Newspaper headlines 'Boris may be toast' and fresh blow to Russian oil

By BBC News
Staff

  • Published
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Image source, PA Media
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Lord Geidt reportedly threatened to resign after raising a "legitimate question" about whether the PM broke the ministerial code

The Times says the prime minister's ethics adviser threatened to resign after raising what he called a "legitimate question" about whether Boris Johnson broke the ministerial code. It reports that Lord Geidt told Mr Johnson he would quit unless he "issued a public explanation about his conduct". The PM responded with a public letter, claiming that his Covid rule-breaking was "unwitting" - but a source has told the paper that, despite the assurances, Lord Geidt was "60/40" in favour of stepping down. The Cabinet Office has since denied Lord Geidt will be resigning.

The Metro claims Boris Johnson "may be toast", suggesting he could face a confidence vote as early as Tuesday - amid speculation that Conservative rebels are close to reaching the 54 letters required to trigger such a motion. The i quotes a senior Tory source who believes a vote is "imminent". According to the Guardian, Mr Johnson and his allies have "launched an emergency effort to lobby wavering Tory MPs". It says at least 44 of them have publicly questioned his fitness to hold office. But the Daily Mail says they are being warned by Mr Johnson's allies that they risk destroying the Conservative Party's chances of winning the next election.

The Daily Telegraph says Downing Street is putting together a plan to "stabilise" the prime minister's position. It says officials are considering bringing back regular press conferences - as were held during the pandemic - but with a focus on the country's finances. The paper says the government is being put on an "economic war footing" and the briefings would give ministers a chance to showcase what they're doing to tackle the rising cost of living.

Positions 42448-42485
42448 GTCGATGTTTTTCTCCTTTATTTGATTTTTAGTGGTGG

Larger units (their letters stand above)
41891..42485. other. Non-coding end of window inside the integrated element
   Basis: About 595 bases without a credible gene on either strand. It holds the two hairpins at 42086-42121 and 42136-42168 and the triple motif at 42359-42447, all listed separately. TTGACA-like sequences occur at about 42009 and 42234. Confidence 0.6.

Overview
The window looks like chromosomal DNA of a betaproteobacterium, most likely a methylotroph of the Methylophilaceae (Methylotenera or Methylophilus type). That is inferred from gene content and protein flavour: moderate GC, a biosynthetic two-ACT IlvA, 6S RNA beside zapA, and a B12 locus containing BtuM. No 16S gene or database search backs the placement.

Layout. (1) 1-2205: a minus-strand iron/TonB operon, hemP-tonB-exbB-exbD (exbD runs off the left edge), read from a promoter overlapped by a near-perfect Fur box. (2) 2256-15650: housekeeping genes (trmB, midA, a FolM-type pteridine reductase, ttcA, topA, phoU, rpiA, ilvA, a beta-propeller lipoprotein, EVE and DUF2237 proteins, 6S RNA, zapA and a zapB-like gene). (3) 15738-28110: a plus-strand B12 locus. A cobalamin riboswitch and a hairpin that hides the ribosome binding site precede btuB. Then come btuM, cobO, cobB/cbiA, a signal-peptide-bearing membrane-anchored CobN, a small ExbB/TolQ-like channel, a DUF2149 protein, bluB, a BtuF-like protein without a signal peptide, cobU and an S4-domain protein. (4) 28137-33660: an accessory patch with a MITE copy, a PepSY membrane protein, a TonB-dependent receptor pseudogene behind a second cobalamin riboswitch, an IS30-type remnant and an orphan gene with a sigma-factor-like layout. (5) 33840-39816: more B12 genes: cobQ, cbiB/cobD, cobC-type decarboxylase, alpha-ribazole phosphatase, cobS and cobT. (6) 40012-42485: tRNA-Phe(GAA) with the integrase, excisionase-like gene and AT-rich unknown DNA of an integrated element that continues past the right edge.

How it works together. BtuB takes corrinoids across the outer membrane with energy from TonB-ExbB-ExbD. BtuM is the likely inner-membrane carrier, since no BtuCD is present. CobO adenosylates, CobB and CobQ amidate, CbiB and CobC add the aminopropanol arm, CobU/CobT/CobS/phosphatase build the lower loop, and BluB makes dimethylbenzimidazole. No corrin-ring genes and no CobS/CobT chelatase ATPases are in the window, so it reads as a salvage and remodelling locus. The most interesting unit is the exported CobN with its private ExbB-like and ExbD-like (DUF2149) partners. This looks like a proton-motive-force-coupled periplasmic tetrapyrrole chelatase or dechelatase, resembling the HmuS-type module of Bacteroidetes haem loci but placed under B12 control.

"Forgive Andrew" says the front page of the Mirror, which reports that the Archbishop of Canterbury has suggested to ITV News that the Duke of York should be "forgiven". The Telegraph also quotes the interview with Justin Welby, in which he says Prince Andrew is "seeking to make amends". In February, the prince agreed to pay an undisclosed sum to Virginia Giuffre, who had accused him of sexual assault, allegations he has repeatedly denied. The archbishop has since clarified his comments, saying that he was not referring specifically to Prince Andrew when he commented that the world should be more forgiving.

Travel bosses face an "angry showdown" with the transport secretary, according to the Daily Express, over what it calls "holiday hell". Staff shortages have caused major disruption at airports over recent days. The Times says Grant Shapps has told aviation officials that the government has "done its part" by providing £8bn in support for the sector. But the paper says that industry figures want ministers to tweak employment rules, permitting them access to tax records, which they say will allow them to recruit staff more quickly.

The Yorkshire Post leads with Bradford being named UK City of Culture for 2025. It says more than 1,000 events will be held to celebrate Bradford's heritage, potentially bringing in an extra £700m of investment.

And the Sun says that the Queen had a "bumpy plane trip back to London" after lightning forced her jet to abort its landing upon arrival from Aberdeen. It reports that the aircraft circled over north London for 15 minutes before touching down at RAF Northolt. The paper describes the incident as "the landing of hope and glory".